When the Beltway Cupid Killer brings everyone together to work on catching them, Knox finds himself unable to keep resisting Zoey and thinking maybe home really is where the heart is.
If you're fan of romantic suspense, you're going to like this. Deadly Obsession is trope heavy, group of former military men, best friend's little sister, no-strings sex agreement that goes sideways, a teased second chance romance, and a serial killer haunting the edges. Hunt's themes and characters are well traveled but her ease of writing and dash of charm will still have people well read in the sub-genre enjoying the ride and newbies captured.
This was clearly a start to a series book, the focus was heavier on showing and developing relationships around characters rather than more on the outside story. The serial killer gets povs that I thought created a great creepy factor and helped add to the story but in the second half they kind of disappear and we lose this story thread for awhile. I thought the author did a great job with giving clues to who the killer was, it becomes kind of clear about halfway through, then the reader gets to enjoy being in the know and feeling anxiety whenever they appear on the page.
The storyline of Knox staying away for two years was probably the weakest, I'm not sure I fully understood the reasoning. His mess up that endangered other Rangers and then abandoning his brother Roman when he was in a hospital in Germany, was mish mashed together and we never got a clear concise story of how Knox messed up. The tension between the brothers and Knox as they work to set-up their Steele Ops security firm, under the cover of a brewery named Iron Bars, was a little mish mashy too, it is just something you have to go with as the security firm is obviously what will be the hub for the series.
This could never get old. That heat. That excitement every time he touched her. Instead of claiming a new piece of her every time they were together, Zoey Wright, without a doubt, claimed a small piece of him.
I really enjoyed Zoey's character, she has unrequited childhood love for Knox and lusts after him but she never lets him get away with anything, she calls him on his b.s.. It was a sweet additive to have Knox making a secret hospital visit to Zoey too, helps add foundation to him liking her as there is a lot happening in this book and Knox and Zoey's relationship doesn't always get the spotlight it deserves. Their no-strings sex pact felt thrown in, because it doesn't seem to completely fit in with Zoey's feelings, yes she is taking more chances but she seems to completely forget about all those deep feelings for Knox that were fed to the reader earlier. They have some cute back and forth and I believed in their connectivity as a couple. I do wish we could have gotten a bit more of a focus on their developing relationship, they go from pseudo lying to themselves about having sex to just sliding into being together; not a lot of struggle or heartfelt moments.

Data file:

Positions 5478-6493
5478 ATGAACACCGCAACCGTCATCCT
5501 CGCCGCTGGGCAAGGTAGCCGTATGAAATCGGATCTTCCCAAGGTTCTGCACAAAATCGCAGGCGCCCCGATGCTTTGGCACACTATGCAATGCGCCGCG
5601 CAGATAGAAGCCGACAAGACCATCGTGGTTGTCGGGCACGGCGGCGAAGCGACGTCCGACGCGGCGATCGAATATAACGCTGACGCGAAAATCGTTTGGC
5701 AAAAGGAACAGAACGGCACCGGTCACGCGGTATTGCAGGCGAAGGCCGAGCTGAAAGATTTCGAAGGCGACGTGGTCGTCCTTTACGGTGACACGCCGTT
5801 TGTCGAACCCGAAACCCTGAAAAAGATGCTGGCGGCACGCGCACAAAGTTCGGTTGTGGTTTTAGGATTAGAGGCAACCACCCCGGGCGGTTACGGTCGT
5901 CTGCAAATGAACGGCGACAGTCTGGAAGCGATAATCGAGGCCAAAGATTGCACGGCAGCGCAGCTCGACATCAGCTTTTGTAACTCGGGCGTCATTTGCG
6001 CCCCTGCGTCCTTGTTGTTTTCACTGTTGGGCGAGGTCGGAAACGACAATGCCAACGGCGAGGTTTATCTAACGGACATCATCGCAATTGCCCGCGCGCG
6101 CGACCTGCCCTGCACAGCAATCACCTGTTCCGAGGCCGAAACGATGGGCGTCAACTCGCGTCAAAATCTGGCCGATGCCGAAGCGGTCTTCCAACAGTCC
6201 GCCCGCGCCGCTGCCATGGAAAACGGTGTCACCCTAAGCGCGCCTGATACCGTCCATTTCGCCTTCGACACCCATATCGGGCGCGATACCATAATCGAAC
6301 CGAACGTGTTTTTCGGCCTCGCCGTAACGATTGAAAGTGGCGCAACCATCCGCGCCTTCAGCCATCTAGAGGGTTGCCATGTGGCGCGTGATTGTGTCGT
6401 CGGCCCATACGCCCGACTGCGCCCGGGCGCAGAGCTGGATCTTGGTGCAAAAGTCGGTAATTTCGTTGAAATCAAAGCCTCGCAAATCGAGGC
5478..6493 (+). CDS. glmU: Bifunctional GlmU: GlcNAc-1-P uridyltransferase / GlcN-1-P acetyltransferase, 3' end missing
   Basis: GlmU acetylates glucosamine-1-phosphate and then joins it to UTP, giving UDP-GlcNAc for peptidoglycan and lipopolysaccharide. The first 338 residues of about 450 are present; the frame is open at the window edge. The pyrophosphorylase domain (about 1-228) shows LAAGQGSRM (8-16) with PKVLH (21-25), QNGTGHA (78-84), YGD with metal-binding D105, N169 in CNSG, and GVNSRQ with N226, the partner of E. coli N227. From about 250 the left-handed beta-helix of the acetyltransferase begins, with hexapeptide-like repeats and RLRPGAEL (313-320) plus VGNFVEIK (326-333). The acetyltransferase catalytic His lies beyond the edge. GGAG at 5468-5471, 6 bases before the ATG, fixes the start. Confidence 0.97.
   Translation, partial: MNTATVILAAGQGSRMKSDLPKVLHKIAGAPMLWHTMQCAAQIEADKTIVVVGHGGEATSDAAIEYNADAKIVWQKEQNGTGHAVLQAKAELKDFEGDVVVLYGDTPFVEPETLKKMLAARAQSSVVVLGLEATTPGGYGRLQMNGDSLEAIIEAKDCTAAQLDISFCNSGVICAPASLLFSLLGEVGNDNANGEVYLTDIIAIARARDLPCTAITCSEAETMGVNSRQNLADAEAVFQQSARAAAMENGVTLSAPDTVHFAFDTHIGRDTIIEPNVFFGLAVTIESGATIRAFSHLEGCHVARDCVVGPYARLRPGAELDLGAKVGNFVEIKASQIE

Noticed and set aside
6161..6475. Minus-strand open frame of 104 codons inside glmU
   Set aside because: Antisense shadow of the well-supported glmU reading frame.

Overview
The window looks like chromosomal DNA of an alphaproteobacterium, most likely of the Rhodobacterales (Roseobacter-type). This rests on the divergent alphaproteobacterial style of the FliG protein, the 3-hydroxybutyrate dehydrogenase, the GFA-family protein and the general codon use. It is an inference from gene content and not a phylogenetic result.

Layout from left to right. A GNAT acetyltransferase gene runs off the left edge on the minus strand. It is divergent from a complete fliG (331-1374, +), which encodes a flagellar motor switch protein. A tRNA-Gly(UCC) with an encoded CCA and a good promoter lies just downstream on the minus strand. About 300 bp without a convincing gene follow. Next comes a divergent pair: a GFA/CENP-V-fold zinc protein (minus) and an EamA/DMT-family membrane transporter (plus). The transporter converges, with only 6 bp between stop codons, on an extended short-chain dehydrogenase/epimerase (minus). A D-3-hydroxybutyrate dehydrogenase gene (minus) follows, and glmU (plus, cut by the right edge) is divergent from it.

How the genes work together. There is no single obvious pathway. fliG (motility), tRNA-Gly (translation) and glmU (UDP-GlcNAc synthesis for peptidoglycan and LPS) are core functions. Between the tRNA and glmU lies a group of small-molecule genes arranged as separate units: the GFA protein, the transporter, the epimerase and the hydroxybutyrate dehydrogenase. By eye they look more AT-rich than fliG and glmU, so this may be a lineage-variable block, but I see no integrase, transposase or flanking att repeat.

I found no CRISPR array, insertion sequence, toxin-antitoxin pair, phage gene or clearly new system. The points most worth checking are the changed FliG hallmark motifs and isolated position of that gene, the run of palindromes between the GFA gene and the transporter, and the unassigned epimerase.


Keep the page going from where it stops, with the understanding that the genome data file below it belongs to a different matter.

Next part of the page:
There were some missing pieces and some underdeveloped characters, Knox's reason for staying away for two years, Zoey's boss Mason seems to disappear, and a character connected to Zoey and Cade kind of just gets thrown in, but overall, romantic suspense readers will feel welcomed and comfortable in this series Hunt is setting up. Zoey lusts after Knox but she doesn't let him get away with anything and Knox is the protective trying not to fall for the best friend's little sister, all surrounded with a hint of danger. Zoey's brother Cade and Knox's cousin Grace look to be the next couple and the tension felt between them here, has me excited to dive into their story.
The bf and I DVR Jeopardy! episodes, so I don't know exactly when this episode aired but the final Jeopardy question category was Fictional Characters. My eyes lit up but when Alex read it, the stories listed weren't ones I had read but, the last clue "The Girdle of Hippolyta" sounded incredibly familiar to me.
I racked my brain trying to remember the story and then I realized I remembered it from BookLikes! What author has a good majority of fans on BLs? Agatha Christie.
I shouted out Poirot! Probably mispronounced, lol.
So thank you to all you Poirot readers and especially to anyone who talked about The Girdle of Hippolyta, you made me look like a smarty pants by getting that magical final Jeopardy question right :)
"Have mercy." Zoey's eyes drifted closed.